Frances Spalding says Vorticism was aggressive

As part of its coverage of the 1918 Armistice centenary, BBC Radio 4’s World at One decided to look at Modernism. On 9 November 2018 they asked along Will Gompertz and Frances Spalding, to be interviewed by Mark Mardell. They would, he said, "discuss the cultural impact of the First World War". Here is an account of the sense and nonsense that followed. All quotes are taken from the online recording, so they’re exact.

The item began with a reading of an excerpt from The Waste Land, from “My nerves are bad tonight” to “a knock upon the door”. Plenty of subjective stuff there, then. Gompertz, who is the BBC’s Arts Correspondent, began by saying that Modernism is:

A movement […] which comes out of advances in technology, most importantly perhaps photography, which encouraged artists to look at the world differently. In a way it liberated painting [he mentions Cézanne, Picasso and Braque]. Modernism in its purest form is about simplicity.

Not bad, if you could only say one thing. Next, the effect of the war itself, and into the post-war:

Before the war I suppose Modernism was captured with [sic] a sense of optimism, after the war it was pessimism. If the society that Modernism was in a way celebrating was capable of such destruction, such heartless murder, then this is Nagasaki for us, the artists thought.

Yes, you really did read that: after the First World War modernist artists were thinking about the atom bomb!

Gompertz redeemed himself by speaking particularly well about Epstein’s Rock Drill: this “is really a huge anti-war and anti-technology statement”. Then Frances Spalding corrected Gompertz, and mentioned Vorticism and Futurism. That means violence:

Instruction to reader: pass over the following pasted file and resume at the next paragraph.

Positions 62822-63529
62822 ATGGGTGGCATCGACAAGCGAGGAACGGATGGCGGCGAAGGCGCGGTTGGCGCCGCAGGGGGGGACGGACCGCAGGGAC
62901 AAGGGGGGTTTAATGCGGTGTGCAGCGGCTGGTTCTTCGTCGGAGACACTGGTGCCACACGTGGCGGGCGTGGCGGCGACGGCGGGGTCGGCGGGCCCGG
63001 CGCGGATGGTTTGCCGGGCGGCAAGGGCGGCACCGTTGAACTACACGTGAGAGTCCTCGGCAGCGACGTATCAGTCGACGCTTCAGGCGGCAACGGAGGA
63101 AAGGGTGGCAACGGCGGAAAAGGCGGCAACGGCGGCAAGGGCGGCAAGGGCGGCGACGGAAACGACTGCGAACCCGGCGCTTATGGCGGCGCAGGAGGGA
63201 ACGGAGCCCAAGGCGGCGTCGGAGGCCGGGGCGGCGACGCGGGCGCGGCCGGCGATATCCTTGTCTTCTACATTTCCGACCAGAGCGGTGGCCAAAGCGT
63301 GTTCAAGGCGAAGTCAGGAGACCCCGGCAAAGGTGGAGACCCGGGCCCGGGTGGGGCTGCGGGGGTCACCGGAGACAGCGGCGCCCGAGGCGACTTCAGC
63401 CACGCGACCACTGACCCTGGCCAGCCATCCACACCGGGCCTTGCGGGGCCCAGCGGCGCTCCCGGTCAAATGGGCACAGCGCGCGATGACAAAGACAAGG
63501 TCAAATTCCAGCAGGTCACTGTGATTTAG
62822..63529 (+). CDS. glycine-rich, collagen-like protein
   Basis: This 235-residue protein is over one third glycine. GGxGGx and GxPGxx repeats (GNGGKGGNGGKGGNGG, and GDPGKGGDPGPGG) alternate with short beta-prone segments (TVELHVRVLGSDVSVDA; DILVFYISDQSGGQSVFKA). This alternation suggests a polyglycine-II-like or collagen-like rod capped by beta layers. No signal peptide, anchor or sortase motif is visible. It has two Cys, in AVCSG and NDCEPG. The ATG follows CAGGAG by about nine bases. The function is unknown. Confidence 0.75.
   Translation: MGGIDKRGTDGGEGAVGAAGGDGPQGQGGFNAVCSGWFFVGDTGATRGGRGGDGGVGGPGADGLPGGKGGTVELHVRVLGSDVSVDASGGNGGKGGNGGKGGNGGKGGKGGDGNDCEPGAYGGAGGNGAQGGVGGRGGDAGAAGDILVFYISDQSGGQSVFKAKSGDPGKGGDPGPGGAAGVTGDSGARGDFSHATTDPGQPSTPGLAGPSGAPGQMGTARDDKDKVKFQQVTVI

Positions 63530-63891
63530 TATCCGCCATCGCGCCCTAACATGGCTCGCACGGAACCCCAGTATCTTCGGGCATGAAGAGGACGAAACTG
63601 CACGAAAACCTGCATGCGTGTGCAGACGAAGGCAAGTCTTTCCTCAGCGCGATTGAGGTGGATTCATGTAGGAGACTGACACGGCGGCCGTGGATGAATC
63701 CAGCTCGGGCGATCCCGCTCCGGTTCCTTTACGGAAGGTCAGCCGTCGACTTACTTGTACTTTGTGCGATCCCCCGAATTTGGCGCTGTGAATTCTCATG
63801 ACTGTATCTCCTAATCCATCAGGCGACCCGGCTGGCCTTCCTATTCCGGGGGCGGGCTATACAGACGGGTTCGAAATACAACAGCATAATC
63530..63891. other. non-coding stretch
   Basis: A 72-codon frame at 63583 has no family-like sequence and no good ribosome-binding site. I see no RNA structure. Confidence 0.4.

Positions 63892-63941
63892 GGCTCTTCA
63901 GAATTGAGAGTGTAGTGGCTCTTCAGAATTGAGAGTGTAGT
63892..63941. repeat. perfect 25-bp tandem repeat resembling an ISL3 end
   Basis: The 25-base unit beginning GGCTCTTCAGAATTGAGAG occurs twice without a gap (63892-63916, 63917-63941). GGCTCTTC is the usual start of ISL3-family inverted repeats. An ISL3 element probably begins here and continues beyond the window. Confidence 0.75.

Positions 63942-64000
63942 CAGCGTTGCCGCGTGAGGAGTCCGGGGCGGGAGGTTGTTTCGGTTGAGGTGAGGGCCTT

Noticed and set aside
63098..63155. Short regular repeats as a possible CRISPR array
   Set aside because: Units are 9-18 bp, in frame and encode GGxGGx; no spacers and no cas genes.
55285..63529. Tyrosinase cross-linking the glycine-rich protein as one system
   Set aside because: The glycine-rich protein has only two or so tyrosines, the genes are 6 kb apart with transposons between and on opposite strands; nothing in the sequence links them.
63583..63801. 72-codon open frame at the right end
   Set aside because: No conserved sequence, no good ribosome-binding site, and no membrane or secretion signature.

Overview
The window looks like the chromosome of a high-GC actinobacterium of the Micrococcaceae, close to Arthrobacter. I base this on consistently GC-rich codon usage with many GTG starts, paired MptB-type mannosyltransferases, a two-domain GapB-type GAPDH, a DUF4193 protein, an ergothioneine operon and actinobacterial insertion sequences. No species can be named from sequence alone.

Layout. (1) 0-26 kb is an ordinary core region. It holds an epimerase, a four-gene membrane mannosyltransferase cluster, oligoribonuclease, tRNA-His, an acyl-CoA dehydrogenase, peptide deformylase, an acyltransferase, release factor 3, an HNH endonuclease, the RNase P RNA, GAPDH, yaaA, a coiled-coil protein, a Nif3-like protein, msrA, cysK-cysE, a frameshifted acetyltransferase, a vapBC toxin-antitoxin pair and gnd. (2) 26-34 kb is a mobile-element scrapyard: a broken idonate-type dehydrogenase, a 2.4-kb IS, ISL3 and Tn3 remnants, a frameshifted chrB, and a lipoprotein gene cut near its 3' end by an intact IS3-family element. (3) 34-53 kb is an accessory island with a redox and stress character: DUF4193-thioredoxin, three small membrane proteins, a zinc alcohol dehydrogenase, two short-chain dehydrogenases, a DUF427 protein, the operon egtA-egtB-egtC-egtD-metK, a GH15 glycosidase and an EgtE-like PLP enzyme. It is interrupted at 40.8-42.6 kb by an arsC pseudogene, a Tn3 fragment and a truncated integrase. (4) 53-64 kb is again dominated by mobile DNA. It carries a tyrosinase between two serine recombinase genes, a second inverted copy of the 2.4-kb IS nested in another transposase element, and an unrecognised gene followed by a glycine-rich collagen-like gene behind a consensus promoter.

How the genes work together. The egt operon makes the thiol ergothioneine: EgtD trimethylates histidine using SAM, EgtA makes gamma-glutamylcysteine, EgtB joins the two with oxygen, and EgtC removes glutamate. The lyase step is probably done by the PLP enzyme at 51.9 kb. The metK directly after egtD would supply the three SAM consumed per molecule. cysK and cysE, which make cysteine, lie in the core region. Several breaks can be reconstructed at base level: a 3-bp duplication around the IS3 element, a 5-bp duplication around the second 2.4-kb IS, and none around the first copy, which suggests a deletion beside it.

But what I think that Will has failed to mention is this, the association of Modernism with violence and aggression in the pre-war period, primarily with the Futurists and Vorticists. I’m thinking of Nevinson’s remark that there is no beauty without aggression. The Vo– [hesitates] the Futurists’ desire to destroy the libraries and museums and the universities and so on, and totally turn their backs on the past.

Yes, you read that too. The Vorticists may have rejected everything violent in Futurism – but they were really violent themselves all along!

Spalding started to say that the Vorticists were out to destroy the libraries, stopped herself, and substituted the Futurists. Never mind the contents of BLAST, or the stasis and reflectiveness of Vorticist art, everything is changed by a remark from C. R. W. Nevinson, who was, of course, the Futurist Marinetti’s best friend in London.

Frances Spalding is an art critic who gets a lot of access to broadcasts of this kind. She has a responsibility not to misrepresent what she is talking about. She continued as follows. Make of it what you can ... It’s either very profound or just too much for a lunchtime broadcast:

And I think one major difference between Modernism before and after the First World War is that there is the recognition that the past is much more intractable than perhaps the Futurists had suggested, and will return, and does return to challenge the present.

Alan Munton